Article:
‘Genuine antiques: How my mother encouraged our imaginations as children’

Jun 28, 2020
Fairies in the vegetable garden? Really, Mother!? Source: Getty Images

I am a genuine antique traveller, born in an antique land. Yes, fellow Boomers aged 60-plus, I was born in the 1950s. This was an old-fashioned world, when we spent our childhood growing up before television.

For hi-tech advanced early childhood learning then, we had a seemingly giant rosewood radiogram dominating our lounge room. My sister and I knew no other world than the ABC Kindergarten of the Air. We would prance around, pretending to be trains that stopped when the music stopped. Someone hidden in the radiogram was playing the piano, or so we believed. Well, we only little rugrats! We learned some songs and thoroughly enjoyed ourselves.

Following this hyperactivity, my mother would take our hands and walk us on a trip to the vegetable patch in the back yard.

“Close your eyes. Now open them. There are fairies in our garden, and only special good girls can see them,” she would say.

Yeah, well. According to our mum, fairies were supposed to be flying around amidst the beans, silver beet, pumpkins and rhubarb. They were floating on gossamer wings, in scintillating, sparkling frocks, glistening in the morning sunshine. Fairies sipped on dew in acorn cups, and only ate pollen from the centre of flowers. Then fairies curled up on the soft petals and slept all night, like good little fairies.

Really, Mother! Who had a good imagination? All I can say is that the leafy greens in that old vegetable patch had a lot to answer for! But after this energetic activity, we had some healthy home cooked lunch. It was time for us to play our daily favourite 78 rpm record, ‘Peter Ponsil lost his tonsil’. I discovered this old song on the internet the other day, I can still sing all the words. Burned into my brain.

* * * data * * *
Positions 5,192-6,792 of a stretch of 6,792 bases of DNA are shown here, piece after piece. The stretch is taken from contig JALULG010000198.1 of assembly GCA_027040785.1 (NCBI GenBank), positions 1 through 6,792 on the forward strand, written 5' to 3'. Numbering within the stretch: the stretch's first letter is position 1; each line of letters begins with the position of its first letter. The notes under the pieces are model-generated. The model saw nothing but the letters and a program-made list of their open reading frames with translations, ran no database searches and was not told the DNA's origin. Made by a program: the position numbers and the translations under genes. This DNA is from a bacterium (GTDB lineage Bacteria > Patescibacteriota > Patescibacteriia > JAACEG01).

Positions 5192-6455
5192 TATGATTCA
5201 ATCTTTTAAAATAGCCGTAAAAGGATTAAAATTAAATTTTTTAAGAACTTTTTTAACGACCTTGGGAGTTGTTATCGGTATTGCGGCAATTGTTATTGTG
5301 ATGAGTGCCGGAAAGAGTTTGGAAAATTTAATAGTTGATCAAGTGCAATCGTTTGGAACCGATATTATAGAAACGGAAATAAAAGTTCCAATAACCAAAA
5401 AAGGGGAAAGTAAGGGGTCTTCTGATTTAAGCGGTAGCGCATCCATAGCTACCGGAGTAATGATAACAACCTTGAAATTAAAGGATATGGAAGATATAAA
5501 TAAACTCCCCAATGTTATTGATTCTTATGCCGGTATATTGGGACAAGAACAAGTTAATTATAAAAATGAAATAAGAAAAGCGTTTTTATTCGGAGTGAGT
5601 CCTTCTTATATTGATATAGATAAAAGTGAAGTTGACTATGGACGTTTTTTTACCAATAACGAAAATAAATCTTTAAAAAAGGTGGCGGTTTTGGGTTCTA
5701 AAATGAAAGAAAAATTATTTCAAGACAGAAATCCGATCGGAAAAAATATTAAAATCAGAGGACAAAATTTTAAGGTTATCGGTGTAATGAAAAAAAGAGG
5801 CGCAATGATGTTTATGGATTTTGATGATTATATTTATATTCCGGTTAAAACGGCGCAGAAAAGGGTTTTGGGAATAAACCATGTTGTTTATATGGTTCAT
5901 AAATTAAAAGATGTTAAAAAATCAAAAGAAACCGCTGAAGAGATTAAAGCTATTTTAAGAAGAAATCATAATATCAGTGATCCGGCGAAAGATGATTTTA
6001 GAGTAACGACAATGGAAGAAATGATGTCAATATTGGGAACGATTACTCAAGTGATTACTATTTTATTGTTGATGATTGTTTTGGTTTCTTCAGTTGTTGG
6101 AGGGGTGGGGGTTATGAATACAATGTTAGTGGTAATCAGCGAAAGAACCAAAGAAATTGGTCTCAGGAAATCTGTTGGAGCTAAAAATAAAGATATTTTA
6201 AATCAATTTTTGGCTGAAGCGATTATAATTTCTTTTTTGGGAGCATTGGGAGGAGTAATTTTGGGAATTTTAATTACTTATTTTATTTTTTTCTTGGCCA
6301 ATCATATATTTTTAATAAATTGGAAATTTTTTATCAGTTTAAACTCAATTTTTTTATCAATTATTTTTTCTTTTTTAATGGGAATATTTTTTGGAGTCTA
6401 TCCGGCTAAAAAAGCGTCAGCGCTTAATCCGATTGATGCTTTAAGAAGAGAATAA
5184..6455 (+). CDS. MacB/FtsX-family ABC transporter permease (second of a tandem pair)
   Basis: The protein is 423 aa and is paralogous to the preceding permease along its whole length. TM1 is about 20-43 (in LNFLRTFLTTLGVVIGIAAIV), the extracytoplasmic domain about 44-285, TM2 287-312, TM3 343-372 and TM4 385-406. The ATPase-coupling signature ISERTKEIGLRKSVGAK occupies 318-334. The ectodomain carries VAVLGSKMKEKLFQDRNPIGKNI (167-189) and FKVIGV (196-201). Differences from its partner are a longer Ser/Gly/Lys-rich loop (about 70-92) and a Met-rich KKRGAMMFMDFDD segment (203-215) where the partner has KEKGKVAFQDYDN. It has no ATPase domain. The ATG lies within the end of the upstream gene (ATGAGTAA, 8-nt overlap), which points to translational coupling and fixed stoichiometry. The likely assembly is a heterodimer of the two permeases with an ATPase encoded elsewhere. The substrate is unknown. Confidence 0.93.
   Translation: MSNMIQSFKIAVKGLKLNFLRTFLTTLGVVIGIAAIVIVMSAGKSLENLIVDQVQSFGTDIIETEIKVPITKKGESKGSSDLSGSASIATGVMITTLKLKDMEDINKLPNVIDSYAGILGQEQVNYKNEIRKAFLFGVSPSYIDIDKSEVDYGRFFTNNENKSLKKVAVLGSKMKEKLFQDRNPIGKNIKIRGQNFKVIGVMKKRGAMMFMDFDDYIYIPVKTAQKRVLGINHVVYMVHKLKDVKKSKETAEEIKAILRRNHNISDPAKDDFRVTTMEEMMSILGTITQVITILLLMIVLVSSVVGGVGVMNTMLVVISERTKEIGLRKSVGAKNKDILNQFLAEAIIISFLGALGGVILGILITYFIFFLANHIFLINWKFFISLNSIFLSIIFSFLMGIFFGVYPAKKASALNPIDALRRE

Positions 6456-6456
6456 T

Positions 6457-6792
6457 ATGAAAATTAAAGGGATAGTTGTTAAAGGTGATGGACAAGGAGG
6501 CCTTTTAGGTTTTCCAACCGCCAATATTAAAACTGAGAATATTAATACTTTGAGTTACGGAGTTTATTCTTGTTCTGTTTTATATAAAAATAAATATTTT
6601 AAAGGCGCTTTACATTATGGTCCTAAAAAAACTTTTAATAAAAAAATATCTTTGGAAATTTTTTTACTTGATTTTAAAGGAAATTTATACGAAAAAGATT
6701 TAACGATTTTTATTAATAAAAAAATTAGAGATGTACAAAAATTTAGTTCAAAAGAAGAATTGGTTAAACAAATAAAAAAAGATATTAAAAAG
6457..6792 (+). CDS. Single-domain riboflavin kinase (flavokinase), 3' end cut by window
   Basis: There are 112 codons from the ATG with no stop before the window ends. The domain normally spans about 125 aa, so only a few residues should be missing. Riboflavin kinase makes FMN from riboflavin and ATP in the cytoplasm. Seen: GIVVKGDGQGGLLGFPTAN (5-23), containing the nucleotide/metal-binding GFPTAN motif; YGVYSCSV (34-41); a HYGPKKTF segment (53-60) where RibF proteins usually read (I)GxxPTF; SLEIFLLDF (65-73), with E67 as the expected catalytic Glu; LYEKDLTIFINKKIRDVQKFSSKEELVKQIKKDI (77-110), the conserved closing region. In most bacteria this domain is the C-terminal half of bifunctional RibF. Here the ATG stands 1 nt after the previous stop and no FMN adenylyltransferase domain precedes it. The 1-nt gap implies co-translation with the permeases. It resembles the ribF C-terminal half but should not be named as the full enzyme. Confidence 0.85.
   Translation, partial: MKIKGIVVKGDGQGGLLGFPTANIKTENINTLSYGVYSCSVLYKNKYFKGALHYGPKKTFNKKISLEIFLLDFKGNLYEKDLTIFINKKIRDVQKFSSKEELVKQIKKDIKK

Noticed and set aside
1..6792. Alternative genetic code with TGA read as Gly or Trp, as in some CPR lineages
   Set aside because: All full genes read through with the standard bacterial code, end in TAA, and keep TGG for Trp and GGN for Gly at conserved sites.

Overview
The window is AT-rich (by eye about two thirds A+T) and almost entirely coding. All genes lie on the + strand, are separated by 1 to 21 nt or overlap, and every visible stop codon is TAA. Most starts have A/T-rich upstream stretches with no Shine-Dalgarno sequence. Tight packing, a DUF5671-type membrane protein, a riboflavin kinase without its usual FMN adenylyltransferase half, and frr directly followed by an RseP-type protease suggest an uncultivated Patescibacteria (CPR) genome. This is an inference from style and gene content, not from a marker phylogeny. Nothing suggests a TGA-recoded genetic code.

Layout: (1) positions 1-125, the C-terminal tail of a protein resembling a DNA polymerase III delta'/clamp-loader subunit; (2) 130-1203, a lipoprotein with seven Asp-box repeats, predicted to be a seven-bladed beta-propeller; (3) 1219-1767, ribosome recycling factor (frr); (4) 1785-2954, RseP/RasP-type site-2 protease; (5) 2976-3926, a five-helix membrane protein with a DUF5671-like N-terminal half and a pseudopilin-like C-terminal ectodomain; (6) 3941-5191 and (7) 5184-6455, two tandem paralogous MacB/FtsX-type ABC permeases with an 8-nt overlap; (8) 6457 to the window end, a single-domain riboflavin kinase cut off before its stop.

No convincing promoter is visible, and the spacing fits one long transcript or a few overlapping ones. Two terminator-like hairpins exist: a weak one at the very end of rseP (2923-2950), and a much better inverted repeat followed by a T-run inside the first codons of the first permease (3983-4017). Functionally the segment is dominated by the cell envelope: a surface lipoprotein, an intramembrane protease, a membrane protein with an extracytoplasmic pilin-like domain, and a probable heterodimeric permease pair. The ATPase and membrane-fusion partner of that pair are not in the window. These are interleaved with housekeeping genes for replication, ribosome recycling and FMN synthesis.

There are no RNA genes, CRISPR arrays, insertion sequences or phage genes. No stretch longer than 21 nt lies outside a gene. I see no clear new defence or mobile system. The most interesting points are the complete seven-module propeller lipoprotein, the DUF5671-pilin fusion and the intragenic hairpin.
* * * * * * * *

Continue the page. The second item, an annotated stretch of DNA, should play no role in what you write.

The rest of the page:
This was regarded as avant-garde modern parenting in the antique world of the ’50s. Mother was preparing us all for elective surgery on little children. My older sister did, indeed, lose her tonsils and I had an operation on my hand.

Yes, our mother packed us a little bag each, with dressing gown, brush and comb, then the next day, collected us and drove us home. We gained a new colouring book each for being there.

I guess no one can write songs quite like that anymore, unfortunately. So I can muse here for a while, an antique traveller, from a genuine antique land of before television.

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Sue's sassy!

She became a member of Starts at 60 and got access to amazing travel deals, free masterclasses, exclusive news and features and hot member discounts!

And she entered to win a $10K trip for four people to Norfolk Island in 2021. Join now, it’s free to become a member. Members get more.

How were your young imaginations stimulated? If you have young children in your life now, what do you do to get them imagining?

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